The Invaluable Experience of Working for Free

Nick Wyllie
Powerlifting, Swimming, Olympic Weightlifting, CrossFit


Breaking into the fitness industry is often a tough and overwhelming process. Clients and gyms want experience and knowledge, so how is a young, enthusiastic trainer with little or no experience ever able to begin their career? How does this trainer ever learn enough to help others and build their own methodology?


The answer is simple. You must work, and work hard, without getting paid. Volunteer experience is something that is often overlooked or even blatantly avoided, but it is an invaluable experience. Volunteering has helped me develop as a coach, and has directed the paths of countless other professional trainers and coaches in the industry.


There are countless ways to work for free in the fitness and coaching industry, I have accumulated over 600 hours of volunteer experience in the last two years. I would not be the coach I am today if it weren’t for that time-spent learning, practicing, and applying the knowledge I have gained from these experiences.


Find an Internship

An internship is the most common way in which trainers gain volunteer experience. Some internships may be paid, but for the sake of this article we are not talking about those. Finding an internship at a sight that is worth your time is the key first step. Establish a list of prerequisites that define the value of your experience.


These can be such things as the level of expertise of the owner, the clientele, the rapport of the gym itself, etc. Finding a gym or team that matches your criteria with an already existing internship program can often be difficult, but all is not lost. If an internship does not exist at a place you deem worthy, pitch the idea to the owner. This is how I personally created my own internship at a gym I ultimately ended up working at. Present the idea with everything written out, including hours, detailed tasks, feedback time, etc. Emphasize the fact that you will be working for free and that you have a strong passion for the gym. This approch will help you land a position.


The idea behind the internship is that both parties receive equal benefits. The gym is essentially getting free labor, and perhaps input from a perspective of an already knowledgeable young trainer. The trainer/volunteer is getting hands on experience that will help them grow as a professional. There is no replacing real practical experience with feedback from members and other trainers. This internship experience allows the trainer to take the knowledge learned from the classroom and see which parts work in real life situations. An integral part of the internship experience is learning from the other trainers or coaches.


Most great coaches out there are a melting pot of knowledge passed onto them by other trainers mixed with their own experience through years of trial and error. Take what you see other trainers doing well and apply that to your knowledge base, then add your own personal touches to it.


Volunteer With a Team

Find a volunteer coaching position with a school team. Whether it be strength and conditioning or sport specific, there are always many volunteer coaching positions available each year with either universities or high schools. Just like with the internship, the tasks and responsibilities might vary with each position, but the experience remains invaluable nonetheless.


This volunteer experience is very similar to the internship, but varies in the sense that there is the addition of the team aspect. Working with a team can be very rewarding, but it also creates new difficulties that allow you to find the solutions and grow as a coach. There are psychological challenges and pressures that come along with being a part of a team that your every day gym members do not experience.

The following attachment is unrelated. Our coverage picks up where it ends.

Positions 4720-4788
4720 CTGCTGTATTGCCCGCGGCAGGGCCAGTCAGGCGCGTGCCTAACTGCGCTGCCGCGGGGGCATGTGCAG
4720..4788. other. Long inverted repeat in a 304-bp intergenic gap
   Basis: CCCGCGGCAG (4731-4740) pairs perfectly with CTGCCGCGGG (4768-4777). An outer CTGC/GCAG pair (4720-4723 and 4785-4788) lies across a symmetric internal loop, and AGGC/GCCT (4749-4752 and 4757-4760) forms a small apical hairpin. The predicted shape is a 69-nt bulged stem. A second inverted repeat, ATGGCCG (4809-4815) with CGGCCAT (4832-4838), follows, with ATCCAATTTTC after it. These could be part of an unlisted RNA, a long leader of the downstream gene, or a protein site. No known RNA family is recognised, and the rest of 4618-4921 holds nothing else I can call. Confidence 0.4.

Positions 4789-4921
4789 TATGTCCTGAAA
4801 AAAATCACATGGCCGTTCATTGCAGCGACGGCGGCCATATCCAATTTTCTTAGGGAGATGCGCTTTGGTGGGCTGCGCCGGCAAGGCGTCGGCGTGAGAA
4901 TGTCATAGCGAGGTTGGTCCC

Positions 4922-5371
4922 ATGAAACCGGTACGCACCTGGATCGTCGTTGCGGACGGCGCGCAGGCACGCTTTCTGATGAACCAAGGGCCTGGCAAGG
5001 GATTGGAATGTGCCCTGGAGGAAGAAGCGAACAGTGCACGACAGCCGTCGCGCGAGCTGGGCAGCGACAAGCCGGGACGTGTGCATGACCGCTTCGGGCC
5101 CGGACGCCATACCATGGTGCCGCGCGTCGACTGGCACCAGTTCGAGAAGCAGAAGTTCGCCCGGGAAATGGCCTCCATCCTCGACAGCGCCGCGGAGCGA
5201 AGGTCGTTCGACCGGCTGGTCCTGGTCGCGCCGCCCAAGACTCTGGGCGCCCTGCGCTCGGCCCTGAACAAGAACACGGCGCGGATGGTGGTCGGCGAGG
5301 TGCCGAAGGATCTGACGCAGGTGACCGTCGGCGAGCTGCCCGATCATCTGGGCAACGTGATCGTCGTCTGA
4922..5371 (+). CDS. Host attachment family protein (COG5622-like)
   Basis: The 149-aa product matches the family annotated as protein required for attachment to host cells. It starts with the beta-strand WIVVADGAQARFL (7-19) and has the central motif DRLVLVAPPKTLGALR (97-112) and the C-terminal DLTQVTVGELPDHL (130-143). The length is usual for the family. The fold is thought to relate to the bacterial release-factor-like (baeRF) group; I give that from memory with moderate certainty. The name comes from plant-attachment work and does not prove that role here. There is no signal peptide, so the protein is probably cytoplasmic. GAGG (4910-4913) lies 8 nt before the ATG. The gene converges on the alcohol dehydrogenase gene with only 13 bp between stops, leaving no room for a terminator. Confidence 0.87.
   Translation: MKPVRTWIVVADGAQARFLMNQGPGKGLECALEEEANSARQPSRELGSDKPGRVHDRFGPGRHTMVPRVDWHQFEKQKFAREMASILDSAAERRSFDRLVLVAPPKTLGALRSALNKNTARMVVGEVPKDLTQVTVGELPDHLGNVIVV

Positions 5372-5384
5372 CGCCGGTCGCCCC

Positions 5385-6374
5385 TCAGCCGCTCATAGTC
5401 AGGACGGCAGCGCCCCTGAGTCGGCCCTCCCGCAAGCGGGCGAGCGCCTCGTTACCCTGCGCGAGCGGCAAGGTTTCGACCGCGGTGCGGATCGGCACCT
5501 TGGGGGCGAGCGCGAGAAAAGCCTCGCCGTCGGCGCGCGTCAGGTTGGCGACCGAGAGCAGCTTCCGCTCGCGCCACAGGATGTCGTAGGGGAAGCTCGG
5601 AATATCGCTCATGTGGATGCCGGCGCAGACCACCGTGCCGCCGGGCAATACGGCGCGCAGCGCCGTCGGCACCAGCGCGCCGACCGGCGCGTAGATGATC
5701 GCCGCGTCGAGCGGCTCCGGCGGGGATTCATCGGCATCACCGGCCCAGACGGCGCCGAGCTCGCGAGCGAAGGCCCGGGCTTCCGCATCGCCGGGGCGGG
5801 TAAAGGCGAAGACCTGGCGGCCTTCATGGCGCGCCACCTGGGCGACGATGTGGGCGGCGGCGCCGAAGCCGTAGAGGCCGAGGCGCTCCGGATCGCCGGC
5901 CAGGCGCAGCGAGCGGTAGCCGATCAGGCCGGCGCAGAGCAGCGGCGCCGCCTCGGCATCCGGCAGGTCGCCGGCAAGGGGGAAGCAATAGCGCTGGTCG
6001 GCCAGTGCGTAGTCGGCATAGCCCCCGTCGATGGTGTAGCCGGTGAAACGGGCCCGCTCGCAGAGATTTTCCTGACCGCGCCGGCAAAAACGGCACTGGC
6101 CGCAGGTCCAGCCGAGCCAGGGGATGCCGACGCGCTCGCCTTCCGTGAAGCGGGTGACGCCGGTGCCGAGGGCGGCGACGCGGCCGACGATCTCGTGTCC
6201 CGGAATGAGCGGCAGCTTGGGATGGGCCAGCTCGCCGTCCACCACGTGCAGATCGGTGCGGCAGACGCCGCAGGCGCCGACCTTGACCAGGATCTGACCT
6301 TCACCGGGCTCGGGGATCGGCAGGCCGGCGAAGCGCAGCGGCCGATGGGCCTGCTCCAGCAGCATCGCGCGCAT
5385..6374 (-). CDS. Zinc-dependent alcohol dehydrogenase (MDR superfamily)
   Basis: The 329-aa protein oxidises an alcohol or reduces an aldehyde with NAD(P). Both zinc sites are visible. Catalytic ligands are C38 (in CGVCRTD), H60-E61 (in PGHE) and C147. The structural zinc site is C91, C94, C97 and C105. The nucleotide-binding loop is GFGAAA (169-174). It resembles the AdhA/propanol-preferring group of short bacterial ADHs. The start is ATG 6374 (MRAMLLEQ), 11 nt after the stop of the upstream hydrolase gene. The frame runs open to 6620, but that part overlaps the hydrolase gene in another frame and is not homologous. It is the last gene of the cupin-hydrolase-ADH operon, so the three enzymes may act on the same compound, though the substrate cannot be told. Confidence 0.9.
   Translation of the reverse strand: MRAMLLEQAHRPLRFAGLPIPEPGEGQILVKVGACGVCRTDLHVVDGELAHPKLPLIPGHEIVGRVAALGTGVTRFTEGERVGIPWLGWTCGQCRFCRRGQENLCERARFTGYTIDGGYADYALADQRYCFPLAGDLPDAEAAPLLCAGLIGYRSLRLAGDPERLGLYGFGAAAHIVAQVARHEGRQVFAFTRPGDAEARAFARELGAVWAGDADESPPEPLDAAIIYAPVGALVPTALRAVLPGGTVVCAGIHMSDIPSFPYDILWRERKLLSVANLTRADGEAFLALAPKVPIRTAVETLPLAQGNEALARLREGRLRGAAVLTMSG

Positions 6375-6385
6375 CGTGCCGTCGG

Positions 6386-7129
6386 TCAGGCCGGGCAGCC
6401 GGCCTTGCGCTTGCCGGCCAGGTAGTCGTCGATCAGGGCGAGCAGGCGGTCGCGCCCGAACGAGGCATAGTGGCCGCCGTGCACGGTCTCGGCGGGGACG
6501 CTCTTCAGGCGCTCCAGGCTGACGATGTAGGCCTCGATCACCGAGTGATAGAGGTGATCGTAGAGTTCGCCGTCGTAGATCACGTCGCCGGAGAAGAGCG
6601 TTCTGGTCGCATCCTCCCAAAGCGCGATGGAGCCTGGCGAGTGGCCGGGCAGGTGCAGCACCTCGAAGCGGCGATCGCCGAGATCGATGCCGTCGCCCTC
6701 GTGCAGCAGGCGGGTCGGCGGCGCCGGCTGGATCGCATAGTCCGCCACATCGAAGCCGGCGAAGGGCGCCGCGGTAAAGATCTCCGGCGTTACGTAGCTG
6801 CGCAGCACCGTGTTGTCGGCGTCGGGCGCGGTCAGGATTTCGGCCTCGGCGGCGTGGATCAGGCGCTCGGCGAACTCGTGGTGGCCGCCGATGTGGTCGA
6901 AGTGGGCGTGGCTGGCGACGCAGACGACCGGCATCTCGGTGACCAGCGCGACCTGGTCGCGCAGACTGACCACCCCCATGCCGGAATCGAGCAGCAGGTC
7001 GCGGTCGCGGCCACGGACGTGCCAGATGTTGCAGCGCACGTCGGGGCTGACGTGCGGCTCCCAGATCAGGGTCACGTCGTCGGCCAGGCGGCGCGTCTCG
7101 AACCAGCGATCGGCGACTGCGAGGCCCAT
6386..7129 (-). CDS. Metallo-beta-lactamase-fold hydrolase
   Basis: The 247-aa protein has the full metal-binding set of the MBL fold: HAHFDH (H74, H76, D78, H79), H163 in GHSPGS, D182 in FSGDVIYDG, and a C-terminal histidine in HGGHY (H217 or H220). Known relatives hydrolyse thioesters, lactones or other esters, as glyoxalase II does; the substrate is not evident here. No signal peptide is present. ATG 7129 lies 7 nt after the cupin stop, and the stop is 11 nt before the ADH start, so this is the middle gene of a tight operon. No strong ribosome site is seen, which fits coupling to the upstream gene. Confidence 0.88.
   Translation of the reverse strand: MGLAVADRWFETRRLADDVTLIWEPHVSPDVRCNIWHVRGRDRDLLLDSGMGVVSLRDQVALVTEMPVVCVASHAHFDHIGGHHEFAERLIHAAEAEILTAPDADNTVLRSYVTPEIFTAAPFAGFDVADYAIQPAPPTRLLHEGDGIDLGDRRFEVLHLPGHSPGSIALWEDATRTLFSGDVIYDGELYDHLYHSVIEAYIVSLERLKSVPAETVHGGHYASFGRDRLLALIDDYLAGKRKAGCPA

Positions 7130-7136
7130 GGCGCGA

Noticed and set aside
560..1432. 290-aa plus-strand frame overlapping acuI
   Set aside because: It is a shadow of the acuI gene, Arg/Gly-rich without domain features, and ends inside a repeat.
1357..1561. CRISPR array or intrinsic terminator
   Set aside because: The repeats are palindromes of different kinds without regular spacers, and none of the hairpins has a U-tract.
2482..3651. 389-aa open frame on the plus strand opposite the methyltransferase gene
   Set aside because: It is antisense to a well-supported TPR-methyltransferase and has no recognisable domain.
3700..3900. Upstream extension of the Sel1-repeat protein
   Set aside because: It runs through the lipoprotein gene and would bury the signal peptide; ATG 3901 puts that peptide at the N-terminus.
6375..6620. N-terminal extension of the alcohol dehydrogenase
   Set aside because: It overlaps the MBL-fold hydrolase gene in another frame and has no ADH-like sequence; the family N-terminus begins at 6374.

Take the time as the volunteer coach to learn from your fellow coaches on the proper way to deal with these challenges and again bring your own personal twist to it. Continue to build your own identity through the success of these other coaches and what seems to work for yourself as well during these volunteer hours. Take the time to educate yourself for free. I am not talking about buying certifications or paying for more school, I am talking about free research.


Use Reliable Sources

There are countless platforms out there, specifically written to help educate trainers. Breaking Muscle is a perfect example of this. There are online video tutorials, magazines, and various other sources that will continue your education for free. A lot of trainers and coaches do what they do because they enjoy helping others. They want to spread knowledge to as many people as possible, so take advantage of this.


This was much harder to do years ago, but with the Internet and social media this has become very easy. Be careful to avoid fraudulent information, fact check as much as possible and, when available, always check sources. I have lost count of how many hours I have spent educating myself through these platforms, and I believe every hour I have spent has been worth it. It has benefited not only clients but my coworkers and myself as well.


Cutting Corners Is Counterproductive

There are no short cuts when it comes to building a successful professional career in the fitness industry. Patience is key and skipping ahead can be counterproductive and often not possible. Time is on your side if you start early, so let these volunteer hours mold you into the coach and trainer you want to become. Take every opportunity to learn from others and do not get caught up in the money. If you have patience, gain the necessary experience, and create your own identity with these tools, then the money will eventually be there. Do not skip ahead, be resilient, stay passionate, and keep moving forward.